According to a new study, working out could act as an appetite suppressant as well in addition to burning off calories.
This is because, apparently, the molecule lac-phe shows up in the blood right after strenuous exercise.
To test the effects of this newly discovered molecule, the researchers at Stanford University administered it to lab mice and found that it caused them to lose weight while choosing to eat less over a period of 10 days.
Assistant pathology professor at Stanford and the lead researcher, Dr. Jonathan Long, stated in a university release that “We are all generally aware exercise is beneficial. It is good for weight and glucose control. But we wished to take a look at that very concept in some more detail — wanted to see if we could dissect exercise in terms of just molecules and pathways.”
The findings were published just last week, in Nature.
The study started with the goal of learning something new in metabolomicsm, which is the study of metabolites in the human body.
To achieve this, they started with a group of mice jogging on a treadmill and then measured them for spikes in some molecules in the blood.
While there are perhaps thousands or at least hundreds of molecules that activate in the blood all the time, Lac-Phe is the one that caught the researchers’ attention – a mix of lactate and phenylalanine!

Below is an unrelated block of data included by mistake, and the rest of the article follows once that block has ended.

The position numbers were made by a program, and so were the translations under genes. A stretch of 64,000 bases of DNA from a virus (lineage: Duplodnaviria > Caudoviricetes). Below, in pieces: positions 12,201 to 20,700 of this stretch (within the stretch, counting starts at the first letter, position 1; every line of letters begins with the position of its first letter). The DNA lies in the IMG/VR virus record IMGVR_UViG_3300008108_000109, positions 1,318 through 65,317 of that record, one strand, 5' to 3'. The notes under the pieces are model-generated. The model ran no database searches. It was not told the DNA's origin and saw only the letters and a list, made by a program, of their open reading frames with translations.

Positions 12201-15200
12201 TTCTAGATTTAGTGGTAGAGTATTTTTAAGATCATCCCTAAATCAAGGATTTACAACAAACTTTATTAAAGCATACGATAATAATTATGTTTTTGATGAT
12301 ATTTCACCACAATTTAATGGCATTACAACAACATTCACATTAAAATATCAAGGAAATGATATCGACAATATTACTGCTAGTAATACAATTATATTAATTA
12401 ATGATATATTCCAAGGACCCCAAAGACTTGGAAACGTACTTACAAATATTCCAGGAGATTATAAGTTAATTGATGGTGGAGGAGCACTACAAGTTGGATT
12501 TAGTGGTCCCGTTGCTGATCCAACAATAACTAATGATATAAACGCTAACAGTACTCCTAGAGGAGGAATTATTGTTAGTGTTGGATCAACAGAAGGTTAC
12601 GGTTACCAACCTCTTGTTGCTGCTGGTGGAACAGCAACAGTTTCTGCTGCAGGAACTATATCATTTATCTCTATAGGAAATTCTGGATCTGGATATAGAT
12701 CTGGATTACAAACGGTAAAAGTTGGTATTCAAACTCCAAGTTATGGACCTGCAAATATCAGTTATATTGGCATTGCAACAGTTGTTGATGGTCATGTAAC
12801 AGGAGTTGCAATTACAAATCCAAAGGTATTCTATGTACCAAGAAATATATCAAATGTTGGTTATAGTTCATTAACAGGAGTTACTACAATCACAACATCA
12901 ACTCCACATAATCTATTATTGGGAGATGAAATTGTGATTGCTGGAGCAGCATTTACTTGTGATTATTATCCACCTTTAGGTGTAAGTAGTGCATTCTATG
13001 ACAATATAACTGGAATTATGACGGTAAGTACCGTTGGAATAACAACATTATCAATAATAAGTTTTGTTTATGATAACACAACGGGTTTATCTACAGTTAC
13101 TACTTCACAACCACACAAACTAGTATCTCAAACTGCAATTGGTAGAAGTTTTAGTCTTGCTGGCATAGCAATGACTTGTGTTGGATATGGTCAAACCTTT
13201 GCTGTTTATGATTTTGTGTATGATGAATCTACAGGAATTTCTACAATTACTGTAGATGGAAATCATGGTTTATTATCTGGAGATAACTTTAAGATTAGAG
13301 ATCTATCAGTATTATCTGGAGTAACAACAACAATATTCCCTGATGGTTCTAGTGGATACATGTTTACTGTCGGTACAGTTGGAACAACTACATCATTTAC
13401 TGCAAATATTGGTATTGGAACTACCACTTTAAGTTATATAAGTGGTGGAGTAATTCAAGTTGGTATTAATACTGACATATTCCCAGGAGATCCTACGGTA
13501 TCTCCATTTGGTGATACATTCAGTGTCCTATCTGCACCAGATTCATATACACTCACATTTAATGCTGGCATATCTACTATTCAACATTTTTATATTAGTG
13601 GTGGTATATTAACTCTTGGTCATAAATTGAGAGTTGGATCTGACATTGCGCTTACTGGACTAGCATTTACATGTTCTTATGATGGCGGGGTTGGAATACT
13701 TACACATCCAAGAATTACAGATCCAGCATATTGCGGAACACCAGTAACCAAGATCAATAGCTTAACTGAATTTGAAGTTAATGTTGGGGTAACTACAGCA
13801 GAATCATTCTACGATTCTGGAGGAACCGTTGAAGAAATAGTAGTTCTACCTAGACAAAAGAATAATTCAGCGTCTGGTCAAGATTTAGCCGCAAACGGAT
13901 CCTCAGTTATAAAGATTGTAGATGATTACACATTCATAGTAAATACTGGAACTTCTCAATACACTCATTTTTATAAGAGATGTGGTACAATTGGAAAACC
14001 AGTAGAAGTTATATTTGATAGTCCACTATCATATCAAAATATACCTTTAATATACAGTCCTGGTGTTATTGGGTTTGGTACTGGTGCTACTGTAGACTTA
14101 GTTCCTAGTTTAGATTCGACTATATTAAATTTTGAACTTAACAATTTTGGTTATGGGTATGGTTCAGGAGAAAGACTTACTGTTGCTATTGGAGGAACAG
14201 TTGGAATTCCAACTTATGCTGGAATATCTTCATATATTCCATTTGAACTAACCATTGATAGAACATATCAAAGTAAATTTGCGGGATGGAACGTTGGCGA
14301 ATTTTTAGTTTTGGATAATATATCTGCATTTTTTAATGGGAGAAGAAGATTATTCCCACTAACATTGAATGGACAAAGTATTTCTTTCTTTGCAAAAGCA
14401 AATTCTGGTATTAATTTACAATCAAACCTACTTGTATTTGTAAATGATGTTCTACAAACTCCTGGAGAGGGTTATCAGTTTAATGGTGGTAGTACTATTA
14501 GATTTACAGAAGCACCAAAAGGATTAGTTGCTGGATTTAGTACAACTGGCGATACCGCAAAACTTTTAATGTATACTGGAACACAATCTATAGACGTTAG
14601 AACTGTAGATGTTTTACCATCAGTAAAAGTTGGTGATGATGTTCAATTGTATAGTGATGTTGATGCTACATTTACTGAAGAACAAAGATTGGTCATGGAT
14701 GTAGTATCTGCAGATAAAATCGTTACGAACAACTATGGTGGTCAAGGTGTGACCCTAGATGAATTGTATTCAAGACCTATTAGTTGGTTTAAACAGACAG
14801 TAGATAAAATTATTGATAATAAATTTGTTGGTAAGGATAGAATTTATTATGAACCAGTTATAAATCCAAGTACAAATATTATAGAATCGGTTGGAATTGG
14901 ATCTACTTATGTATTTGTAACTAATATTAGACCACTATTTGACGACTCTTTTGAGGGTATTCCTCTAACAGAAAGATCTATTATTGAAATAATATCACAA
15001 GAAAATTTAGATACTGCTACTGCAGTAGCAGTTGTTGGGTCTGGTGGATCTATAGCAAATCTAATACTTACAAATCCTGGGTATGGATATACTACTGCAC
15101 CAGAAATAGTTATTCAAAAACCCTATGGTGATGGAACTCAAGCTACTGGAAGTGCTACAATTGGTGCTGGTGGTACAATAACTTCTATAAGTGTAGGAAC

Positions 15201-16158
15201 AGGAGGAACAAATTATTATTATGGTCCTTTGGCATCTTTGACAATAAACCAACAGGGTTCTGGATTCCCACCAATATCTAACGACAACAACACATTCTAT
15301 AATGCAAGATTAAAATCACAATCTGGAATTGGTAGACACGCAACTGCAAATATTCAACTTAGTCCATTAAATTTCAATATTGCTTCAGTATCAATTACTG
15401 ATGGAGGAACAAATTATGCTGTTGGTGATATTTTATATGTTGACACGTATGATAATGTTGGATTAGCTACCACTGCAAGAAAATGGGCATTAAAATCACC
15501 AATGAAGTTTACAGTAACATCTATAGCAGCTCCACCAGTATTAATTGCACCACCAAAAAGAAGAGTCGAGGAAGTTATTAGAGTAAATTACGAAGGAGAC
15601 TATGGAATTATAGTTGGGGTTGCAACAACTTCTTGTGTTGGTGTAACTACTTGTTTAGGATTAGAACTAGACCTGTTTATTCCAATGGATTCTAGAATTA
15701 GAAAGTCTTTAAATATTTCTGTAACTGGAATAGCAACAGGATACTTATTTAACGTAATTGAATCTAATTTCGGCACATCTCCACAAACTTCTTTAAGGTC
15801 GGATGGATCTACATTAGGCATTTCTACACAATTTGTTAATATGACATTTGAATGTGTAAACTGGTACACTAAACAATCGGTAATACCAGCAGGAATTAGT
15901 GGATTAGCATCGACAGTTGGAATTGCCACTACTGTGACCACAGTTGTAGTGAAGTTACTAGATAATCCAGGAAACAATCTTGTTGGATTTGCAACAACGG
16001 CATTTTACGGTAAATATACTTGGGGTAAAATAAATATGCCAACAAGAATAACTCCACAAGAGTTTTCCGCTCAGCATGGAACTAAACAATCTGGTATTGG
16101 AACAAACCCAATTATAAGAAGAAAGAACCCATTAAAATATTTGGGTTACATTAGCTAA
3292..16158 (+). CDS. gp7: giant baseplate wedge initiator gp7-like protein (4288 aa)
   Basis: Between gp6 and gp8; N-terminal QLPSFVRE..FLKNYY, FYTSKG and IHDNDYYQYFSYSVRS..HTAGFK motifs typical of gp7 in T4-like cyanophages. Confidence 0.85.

They isolated this molecule and administered it to obese mice to find out how it would affect their appetites.
In just over 12 hours, they started eating half as much as before and after 10 days of Lac-Phe, their food intake, as well as their weight, had successfully dropped.
Not only that but it appears that this molecule may be efficient against diabetes as well since the mice were also more glucose tolerant.
The next step for Long and his team was testing their findings on larger animals – racehorses – and confirmed that they were also producing the same molecule after running.
And after further examination, it became apparent that so do humans!
Long shared that “We estimate that the lac-phe pathway is responsible for about 25% of the anti-obesity effects of exercise.”
This groundbreaking research is in its infancy at this point but Long hopes this molecule will one day be used in weight loss supplements to help people fight obesity.